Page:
National Fisherman

NEW BEDFORD — Good news for city fisheries was hard to come by in NOAA's "stock status report" released Tuesday.
 
The report, released in tandem with an economic assessment of the fishing industry, describes the agency's fisheries management nationwide as a success story.
 
But in New England and Massachusetts specifically, the good news is limited to the lobsters and scallops, which made up two-thirds of the region's revenue from fisheries in 2012.
 
That year, New England landed 664 million pounds of finfish and shellfish, earning $1.2 billion in landings revenue, according to NOAA. Of that, $424 million came from lobster and $389 million came from sea scallops.
 
"The report puts every region together with the whole country and calls it a big success, but in New England the groundfishery really isn't doing well," said Brian Rothschild, former dean of the School of Marine Science and Technology at UMass Dartmouth. "We still have some real problems in New England straightening out our management picture."
 
Read the full story at Standard-Times>>

National Fisherman Live

National Fisherman Live: 3/10/15

In this episode, Online Editor Leslie Taylor talks with Mike McLouglin, vice president of Dunlop Industrial and Protective Footwear.

National Fisherman Live: 2/24/15

In this episode:

March date set for disaster aid dispersal
Oregon LNG project could disrupt fishing
NOAA tweaks gear marking requirement
N.C. launches first commercial/recreational dock
Spiny lobster traps limits not well received

Inside the Industry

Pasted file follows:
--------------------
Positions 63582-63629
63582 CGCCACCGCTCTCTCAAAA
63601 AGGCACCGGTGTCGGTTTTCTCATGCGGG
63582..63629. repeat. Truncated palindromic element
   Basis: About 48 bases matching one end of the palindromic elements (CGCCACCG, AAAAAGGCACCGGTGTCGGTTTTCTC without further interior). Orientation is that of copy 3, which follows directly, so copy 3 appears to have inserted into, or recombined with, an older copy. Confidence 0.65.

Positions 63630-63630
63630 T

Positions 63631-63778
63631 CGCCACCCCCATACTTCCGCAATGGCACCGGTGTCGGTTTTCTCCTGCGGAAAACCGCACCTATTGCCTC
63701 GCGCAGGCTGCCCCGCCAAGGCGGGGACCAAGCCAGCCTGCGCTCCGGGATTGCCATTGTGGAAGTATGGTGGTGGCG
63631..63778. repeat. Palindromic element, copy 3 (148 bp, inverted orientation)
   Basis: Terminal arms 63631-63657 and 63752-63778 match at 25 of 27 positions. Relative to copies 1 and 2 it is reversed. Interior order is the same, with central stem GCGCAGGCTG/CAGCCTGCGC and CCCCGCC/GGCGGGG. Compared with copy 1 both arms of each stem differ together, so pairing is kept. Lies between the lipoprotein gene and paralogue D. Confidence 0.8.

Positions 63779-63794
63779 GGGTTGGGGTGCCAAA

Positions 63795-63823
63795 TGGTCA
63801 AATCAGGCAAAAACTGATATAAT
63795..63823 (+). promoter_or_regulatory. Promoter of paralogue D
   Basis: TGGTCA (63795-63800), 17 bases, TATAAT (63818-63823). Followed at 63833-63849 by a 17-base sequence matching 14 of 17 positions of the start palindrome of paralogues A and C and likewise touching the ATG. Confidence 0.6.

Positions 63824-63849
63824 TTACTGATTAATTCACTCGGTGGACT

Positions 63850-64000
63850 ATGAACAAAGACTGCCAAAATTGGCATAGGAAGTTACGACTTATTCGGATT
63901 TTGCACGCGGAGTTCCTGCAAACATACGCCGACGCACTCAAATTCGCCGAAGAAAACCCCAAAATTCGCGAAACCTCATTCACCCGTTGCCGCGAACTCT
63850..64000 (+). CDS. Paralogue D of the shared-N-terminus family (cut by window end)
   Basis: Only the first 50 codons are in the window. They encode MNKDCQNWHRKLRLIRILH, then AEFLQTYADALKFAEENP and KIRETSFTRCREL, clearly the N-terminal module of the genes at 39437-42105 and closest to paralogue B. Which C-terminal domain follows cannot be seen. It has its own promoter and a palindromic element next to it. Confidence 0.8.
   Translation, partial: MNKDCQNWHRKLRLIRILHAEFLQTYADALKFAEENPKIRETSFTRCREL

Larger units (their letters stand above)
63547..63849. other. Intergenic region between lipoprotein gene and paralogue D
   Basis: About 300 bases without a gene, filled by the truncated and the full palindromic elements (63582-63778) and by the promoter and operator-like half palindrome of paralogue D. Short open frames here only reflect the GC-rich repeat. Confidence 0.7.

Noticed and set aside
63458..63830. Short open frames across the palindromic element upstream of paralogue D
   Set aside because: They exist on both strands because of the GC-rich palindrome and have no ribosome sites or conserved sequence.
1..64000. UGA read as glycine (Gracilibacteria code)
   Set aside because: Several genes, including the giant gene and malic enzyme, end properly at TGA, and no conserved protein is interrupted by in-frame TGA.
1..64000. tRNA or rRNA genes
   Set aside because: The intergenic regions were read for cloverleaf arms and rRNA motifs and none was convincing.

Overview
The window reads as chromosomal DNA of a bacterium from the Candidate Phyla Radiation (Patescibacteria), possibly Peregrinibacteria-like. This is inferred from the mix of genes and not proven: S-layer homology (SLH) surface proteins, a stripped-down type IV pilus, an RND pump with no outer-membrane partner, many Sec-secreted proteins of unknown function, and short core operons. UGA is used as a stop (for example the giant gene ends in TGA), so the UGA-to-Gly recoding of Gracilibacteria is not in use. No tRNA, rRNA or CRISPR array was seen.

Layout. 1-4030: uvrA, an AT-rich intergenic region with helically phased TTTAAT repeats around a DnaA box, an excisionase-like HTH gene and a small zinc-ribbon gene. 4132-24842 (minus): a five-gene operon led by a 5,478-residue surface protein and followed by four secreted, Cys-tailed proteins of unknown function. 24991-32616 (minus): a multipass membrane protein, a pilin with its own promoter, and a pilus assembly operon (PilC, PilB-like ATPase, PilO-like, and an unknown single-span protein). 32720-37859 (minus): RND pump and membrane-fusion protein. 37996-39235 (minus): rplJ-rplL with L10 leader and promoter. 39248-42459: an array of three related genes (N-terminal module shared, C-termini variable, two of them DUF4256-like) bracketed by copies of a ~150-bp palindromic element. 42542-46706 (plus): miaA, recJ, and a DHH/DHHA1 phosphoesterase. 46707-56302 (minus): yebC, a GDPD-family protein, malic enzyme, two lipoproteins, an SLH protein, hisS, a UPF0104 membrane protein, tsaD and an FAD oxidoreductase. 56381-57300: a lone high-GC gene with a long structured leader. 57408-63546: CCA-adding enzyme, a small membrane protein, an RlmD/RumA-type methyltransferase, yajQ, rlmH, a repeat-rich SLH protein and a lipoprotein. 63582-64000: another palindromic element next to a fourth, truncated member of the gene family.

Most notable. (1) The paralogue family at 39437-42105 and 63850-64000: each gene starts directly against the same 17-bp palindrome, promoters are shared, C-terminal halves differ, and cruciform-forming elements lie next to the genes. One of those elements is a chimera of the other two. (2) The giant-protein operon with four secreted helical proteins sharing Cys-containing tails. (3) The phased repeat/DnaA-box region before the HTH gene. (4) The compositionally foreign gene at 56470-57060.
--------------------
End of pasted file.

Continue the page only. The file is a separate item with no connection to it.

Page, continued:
NMFS announced two changes in regulations that apply to federal fishing permit holders starting Aug. 26.

First, they have eliminated the requirement for vessel owners to submit “did not fish” reports for the months or weeks when their vessel was not fishing.

Some of the restrictions for upgrading vessels listed on federal fishing permits have also been removed.

Read more...

Alaskans will meet with British Columbia’s Minister of Energy and Mines, Bill Bennett, when he visits Juneau next week and will ask him to support an international review of mine developments in northwest British Columbia, upstream from Southeast Alaska along the Taku, Stikine and Unuk transboundary rivers.

Some Alaska fishing and environmental groups believe an international review is the best way to develop specific, binding commitments to ensure clean water, salmon, jobs and traditional and customary practices are not harmed by British Columbia mines and that adequate financial assurances are in place up front to cover long-term monitoring and compensation for damages.

Read more...
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